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Top U.S. funds took slightly tougher stand on pay, review finds

BOSTON (Reuters) - Top U.S. asset managers took a slightly tougher line on executive pay in the advisory votes they cast at S&P 500 companies this year, a research firm said on Monday.

For the 12 months ended June 30, funds run by BlackRock Inc, Vanguard Group and State Street Corp each supported management recommendations on executive pay about 2 percentage points less frequently than in the same period a year earlier, researcher Proxy Insight said, based on a review of recent securities filings.

All three firms still cast their advisory compensation votes in favor of management nearly all the time. BlackRock funds, for instance, supported management on pay 96.4 percent of the time, down from 98.3 percent of the time the prior year and 99.3 percent of the time the previous year.

Voting by the other major firms followed a similar pattern.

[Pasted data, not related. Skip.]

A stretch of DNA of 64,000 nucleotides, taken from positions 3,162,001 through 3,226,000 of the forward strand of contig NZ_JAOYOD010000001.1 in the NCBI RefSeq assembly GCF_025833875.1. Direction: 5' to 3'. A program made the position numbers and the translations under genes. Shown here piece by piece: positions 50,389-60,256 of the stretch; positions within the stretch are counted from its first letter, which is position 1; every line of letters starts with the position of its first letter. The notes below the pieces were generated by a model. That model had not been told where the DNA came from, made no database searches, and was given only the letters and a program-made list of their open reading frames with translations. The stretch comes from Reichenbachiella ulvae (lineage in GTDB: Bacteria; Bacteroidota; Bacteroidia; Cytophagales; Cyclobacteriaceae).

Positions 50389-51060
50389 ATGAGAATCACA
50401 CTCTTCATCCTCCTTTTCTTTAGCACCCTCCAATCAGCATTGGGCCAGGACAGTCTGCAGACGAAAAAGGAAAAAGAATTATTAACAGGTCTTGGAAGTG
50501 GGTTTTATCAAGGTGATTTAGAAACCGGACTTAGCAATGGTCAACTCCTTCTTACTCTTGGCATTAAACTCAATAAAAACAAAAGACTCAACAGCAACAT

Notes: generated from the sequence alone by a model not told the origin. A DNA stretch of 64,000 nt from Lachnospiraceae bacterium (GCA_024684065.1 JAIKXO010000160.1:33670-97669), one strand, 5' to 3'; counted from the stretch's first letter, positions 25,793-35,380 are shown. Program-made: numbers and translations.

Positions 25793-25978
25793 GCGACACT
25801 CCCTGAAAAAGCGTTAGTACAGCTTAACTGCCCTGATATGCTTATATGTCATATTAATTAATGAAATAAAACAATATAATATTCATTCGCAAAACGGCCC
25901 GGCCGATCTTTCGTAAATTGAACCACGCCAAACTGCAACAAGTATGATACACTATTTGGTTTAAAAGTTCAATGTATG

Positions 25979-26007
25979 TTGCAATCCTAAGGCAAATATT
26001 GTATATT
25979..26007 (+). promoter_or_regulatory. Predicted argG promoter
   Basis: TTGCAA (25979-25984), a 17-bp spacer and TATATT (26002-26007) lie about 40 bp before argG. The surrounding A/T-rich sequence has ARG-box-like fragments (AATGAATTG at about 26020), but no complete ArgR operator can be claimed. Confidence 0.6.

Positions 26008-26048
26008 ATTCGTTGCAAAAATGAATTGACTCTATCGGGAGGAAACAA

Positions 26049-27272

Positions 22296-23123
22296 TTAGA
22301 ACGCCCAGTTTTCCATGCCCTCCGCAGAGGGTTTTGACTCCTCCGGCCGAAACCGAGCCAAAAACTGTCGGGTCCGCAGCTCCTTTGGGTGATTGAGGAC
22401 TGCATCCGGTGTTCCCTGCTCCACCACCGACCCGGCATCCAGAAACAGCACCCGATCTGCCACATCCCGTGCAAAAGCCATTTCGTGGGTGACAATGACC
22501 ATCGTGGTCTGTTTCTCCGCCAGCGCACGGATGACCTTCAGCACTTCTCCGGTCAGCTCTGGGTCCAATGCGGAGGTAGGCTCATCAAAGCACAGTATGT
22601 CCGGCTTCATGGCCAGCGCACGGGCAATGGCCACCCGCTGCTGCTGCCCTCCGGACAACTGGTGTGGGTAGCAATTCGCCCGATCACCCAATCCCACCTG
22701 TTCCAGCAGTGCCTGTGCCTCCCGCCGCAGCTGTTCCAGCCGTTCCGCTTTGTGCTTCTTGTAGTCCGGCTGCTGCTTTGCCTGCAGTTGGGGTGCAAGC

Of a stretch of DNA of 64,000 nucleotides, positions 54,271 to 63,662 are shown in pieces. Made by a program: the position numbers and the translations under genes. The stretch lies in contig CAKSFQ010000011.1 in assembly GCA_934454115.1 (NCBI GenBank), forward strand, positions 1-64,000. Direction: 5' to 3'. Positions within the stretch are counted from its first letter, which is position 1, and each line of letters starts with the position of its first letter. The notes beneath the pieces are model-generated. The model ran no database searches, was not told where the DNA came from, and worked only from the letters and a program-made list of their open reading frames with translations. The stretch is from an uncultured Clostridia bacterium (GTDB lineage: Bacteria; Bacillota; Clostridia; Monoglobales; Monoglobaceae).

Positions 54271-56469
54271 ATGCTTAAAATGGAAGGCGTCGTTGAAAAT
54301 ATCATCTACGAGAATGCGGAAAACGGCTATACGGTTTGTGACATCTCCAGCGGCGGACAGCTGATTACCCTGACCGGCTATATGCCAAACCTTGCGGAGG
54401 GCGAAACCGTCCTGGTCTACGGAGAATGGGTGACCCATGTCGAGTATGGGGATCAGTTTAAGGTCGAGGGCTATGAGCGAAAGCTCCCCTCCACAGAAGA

But factored across thousands of fund votes, the results “suggest a structural reduction in investor support for pay at U.S. companies,” Proxy Insight said in a news release.

“For the layman it’s not a huge shift, but you can see there are more votes that are going against” management, said Nick Dawson, managing director of Proxy Insight.

In an e-mailed statement, Matthew DiGuiseppe, head of asset stewardship for the Americas at State Street’s asset-management arm, said it tries to speak with company leaders before casting critical votes.

“However, when we feel that companies are not receptive to our concerns we will vote against the Say-on-Pay,” he said.

Representatives from the other firms did not immediately comment. Each has previously said they review pay decisions in the context of factors like company performance.

A preliminary review by Proxy Insight had already found strong support for executive pay, even as the fund firms broke with management on matters like climate change and boardroom diversity.

The median S&P 500 CEO was paid $12.1 million last year, up from $11 million among the same group in the previous year, according to ISS Analytics.

Reporting by Ross Kerber; Editing by Dan Grebler